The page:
A rant about the cost of soft drinks.

In January this year, the cost of Bebzi and Coke products jumped from 100bz a can to 150 bz a can, or 600bz a 6 pack to 850bz a 6 pack.

Now, Oman Refreshments SAOG have announced their H1 results to the Muscat Securities Market which has finally allowed me to get some real facts before going off on my tirade against the soft drinks manufacturers for jacking the price of a fizzy pop by 50%. I'm going to get a bit technical and slightly geeky and talk about numbers and stuff, but I have a real point to this so please bear with me.

The Pepsi (bebzi) franchised brand is owned in Oman by Oman Refreshments SAOG, and they are listed on the MSM here. Unfortunately, the owners of the Coke franchise are private and so do not report their financials publicly, but one imagines that their margins are similar, but their sales volumes are probably lower. You can click this link and find Oman Refreshments in the list and download their H1 (Half 1) 2011 earnings on the MSM website.

To save you actually having to do that, here's the facts:

1. In 2010, their profit for the year was RO 3,357,752, up from RO 2,139,332 in 2009 (source)
2. In the first half of 2011 their profit is RO 2,254,196 on reduced sales volumes from 2010.

Now, back in January, Bebzi and Coke jacked up their prices because of "increasing material prices", yet when you analyze the information, it is apparent that their material/production prices have actually dropped since last year. Here's how I broke it down:

In H1 2010, 9.7 million cases were sold to create a profit of RO 913,227 (approx 94 Baiza profit per case)
In H1 2011, 9.3 million cases were sold to create a profit of RO 2,254,196 (approx 242 Baiza profit per case)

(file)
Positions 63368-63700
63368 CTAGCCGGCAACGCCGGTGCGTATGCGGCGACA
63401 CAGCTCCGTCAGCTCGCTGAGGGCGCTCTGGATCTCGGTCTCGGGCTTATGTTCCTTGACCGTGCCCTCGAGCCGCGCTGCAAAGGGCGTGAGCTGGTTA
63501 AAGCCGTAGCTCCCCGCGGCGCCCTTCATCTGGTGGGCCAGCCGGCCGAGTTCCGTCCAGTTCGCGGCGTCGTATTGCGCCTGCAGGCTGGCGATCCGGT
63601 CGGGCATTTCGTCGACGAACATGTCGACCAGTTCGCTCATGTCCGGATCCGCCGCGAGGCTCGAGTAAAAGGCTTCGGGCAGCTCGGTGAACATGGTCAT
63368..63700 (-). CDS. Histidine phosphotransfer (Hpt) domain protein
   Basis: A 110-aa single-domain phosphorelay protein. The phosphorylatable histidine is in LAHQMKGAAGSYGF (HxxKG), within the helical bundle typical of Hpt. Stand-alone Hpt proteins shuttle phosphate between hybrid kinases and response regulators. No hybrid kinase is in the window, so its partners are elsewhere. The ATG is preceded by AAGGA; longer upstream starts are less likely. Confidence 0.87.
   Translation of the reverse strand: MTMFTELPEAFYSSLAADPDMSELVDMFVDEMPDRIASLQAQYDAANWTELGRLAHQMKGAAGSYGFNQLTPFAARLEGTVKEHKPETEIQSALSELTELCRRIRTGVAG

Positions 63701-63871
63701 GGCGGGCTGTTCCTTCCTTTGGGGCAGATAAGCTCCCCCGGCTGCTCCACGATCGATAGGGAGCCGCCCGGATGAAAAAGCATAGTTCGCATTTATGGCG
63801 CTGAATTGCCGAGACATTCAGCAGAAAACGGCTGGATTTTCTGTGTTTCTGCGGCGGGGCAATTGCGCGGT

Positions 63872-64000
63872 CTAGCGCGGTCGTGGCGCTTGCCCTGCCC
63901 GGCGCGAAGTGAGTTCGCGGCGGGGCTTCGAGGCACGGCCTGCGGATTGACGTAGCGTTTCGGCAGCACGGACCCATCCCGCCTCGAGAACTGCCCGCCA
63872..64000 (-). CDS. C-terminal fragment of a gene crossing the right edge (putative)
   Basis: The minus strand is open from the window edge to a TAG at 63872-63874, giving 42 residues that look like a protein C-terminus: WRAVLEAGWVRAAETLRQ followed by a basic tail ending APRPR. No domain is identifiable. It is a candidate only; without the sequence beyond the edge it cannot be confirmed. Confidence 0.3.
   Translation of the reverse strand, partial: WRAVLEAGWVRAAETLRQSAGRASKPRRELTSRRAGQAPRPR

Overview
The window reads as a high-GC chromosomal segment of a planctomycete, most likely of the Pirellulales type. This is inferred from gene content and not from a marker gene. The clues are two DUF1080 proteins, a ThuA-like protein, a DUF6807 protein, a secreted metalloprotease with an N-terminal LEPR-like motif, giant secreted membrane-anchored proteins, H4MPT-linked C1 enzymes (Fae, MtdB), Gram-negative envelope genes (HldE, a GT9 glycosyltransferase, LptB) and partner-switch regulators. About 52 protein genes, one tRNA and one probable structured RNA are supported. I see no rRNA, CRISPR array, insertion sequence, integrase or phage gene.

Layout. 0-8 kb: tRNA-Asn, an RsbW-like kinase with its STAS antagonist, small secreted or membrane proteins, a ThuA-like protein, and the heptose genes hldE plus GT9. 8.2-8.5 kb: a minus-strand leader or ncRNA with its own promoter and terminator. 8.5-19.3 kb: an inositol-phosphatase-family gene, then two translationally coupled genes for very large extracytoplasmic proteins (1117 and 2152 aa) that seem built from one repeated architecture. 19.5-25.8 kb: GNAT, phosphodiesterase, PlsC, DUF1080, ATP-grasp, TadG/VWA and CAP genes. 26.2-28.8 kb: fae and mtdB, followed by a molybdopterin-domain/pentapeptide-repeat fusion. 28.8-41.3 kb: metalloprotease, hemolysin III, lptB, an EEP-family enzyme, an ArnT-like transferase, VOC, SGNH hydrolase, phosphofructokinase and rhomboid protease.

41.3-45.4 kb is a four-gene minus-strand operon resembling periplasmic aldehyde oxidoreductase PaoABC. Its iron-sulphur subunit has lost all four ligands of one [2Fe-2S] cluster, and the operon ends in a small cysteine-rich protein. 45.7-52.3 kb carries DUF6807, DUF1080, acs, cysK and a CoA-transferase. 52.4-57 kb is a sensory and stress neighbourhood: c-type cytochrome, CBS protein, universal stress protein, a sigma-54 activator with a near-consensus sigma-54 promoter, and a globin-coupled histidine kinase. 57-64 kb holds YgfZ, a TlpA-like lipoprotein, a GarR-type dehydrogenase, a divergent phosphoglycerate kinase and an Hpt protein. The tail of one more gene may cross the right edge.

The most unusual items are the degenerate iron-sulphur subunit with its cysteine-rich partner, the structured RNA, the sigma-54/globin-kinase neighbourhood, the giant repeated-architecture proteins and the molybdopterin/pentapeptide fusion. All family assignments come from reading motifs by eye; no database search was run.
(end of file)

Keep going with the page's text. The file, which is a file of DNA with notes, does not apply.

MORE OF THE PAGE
The increase in profits is, even if we take like for like (9.7 million cases in both years) more than a 50% increase, which would be 913,227*1.5 = RO 1,369,840. Yes I know this is a rough calculation and that there are other factors in play such as bottling costs variations and distribution/marketing costs too. My point is though, that their profits have soared, and their overheads have dropped (which was their given reason for jacking the cost of their products up so much).

Add to this the blatant collusion with Coke and you have a situation which in other countries would land them in court. But, of course, nothing like that will happen here. And so my top tip is: Buy shares in Oman Refreshments SAOG - increasing population = more drinks sold = more profits as the margin per unit is so much higher, and ultimately their share value and disbursements will increase. Totally unethical, but might as well take a punt with them if you have a few years to sink some cash in with them. What do you think?

Enjoy the weekend, and perhaps I'll see you tonight at Yolanda Be Cool.

le fin.
A rant about the cost of soft drinks. A rant about the cost of soft drinks. Reviewed by Sythe on Wednesday, July 27, 2011 Rating: 5


  1. Funny I wass looking at this last night, Al Fair, 6 pack 900bzs, When I first came here you got a Slab (24) for around RO 1, still I supose we cannot realy complain, Heathrow 1 x 500cl bottle 1.50 gbp, = around 900bzs for one